Dating longcase clock cases dating longcase clock cases
English clockmakers crafted clocks with brass dials from about 1680 to 1770.Early brass-dial grandfather clocks had only one clock hand, since to clock owners, the hour of the day was more important than minutes.Painted longcase and grandfather clock dials are found in many different sizes and styles, English clock dials are generally square or arched top, usually makers did apply their name to the dials of clocks they made, however Painted dial do deteriorate over time with sunlight, fires, and smoking, detail fades and can be rubbed away with cleaning and making it difficult to identify a maker.
But it wasn't until about 1670 when clockmakers mastered the workings of the pendulum for accurate timekeeping in conjunction with an anchor escapement -- the mechanical device that gives a pendulum its swing.At this earliest period an eight-day clock (without case) would cost about £5.00, a thirty-hour one about half of that.An oak case for a longcase clock in simple form at this early period would cost about one pound - whether for eight-day or thirty-hour made little difference. Theres actually a third question that is rarely asked, usually deliberately (or ignorantly) ignored, and a subject that the owner would often prefer not to investigate. Is my clock authentic and original in all respects?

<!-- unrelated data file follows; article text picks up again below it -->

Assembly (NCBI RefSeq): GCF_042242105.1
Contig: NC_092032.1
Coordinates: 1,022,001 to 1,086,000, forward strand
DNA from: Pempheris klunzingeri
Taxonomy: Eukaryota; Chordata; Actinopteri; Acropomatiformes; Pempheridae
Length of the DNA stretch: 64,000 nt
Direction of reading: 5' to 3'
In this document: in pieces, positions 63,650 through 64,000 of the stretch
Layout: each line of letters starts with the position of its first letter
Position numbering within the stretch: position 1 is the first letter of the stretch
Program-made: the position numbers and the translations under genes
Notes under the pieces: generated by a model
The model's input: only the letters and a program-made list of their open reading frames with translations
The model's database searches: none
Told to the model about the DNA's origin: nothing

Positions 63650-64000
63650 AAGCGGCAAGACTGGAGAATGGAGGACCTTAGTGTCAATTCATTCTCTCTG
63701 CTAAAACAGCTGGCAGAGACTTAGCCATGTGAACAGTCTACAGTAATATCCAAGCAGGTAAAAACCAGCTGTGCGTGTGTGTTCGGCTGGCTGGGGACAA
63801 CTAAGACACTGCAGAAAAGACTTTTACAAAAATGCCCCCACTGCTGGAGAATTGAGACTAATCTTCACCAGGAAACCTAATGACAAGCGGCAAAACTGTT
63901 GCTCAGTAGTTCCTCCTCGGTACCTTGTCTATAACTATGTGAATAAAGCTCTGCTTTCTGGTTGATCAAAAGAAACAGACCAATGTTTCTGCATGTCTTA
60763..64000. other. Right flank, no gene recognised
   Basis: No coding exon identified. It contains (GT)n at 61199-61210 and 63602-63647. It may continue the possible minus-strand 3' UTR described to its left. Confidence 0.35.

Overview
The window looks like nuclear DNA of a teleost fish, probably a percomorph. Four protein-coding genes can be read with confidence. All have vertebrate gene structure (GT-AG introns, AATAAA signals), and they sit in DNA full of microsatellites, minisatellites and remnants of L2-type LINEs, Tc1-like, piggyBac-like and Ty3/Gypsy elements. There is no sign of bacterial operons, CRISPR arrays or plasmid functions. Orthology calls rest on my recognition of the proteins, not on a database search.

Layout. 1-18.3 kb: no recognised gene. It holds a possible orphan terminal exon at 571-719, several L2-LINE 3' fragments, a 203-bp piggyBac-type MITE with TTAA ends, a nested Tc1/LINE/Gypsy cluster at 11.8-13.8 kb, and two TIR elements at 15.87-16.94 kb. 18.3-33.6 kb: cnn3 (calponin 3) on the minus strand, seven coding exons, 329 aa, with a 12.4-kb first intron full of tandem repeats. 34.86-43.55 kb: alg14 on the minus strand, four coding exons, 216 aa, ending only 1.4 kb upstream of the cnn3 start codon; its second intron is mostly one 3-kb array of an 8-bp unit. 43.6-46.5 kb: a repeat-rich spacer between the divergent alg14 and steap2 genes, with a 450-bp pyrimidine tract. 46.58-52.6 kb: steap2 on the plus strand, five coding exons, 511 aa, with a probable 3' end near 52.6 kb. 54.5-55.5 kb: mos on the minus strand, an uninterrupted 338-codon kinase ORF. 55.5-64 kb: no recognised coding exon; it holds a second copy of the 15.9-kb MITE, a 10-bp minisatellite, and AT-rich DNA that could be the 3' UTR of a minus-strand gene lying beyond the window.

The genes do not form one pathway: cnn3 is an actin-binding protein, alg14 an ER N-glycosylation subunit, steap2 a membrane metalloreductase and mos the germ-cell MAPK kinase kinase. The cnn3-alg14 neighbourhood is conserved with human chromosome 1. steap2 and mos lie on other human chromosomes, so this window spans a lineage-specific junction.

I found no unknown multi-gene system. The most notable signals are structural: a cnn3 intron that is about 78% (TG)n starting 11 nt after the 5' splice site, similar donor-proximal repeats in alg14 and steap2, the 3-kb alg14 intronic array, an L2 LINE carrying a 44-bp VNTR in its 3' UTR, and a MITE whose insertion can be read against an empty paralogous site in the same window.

The worth (or value) will of course be concluded by looking at the best clocks available in a respectable dealers showroom.
A pine case, usually sold originally with a painted surface, cost about half the price of oak, at ten shillings (£0.50).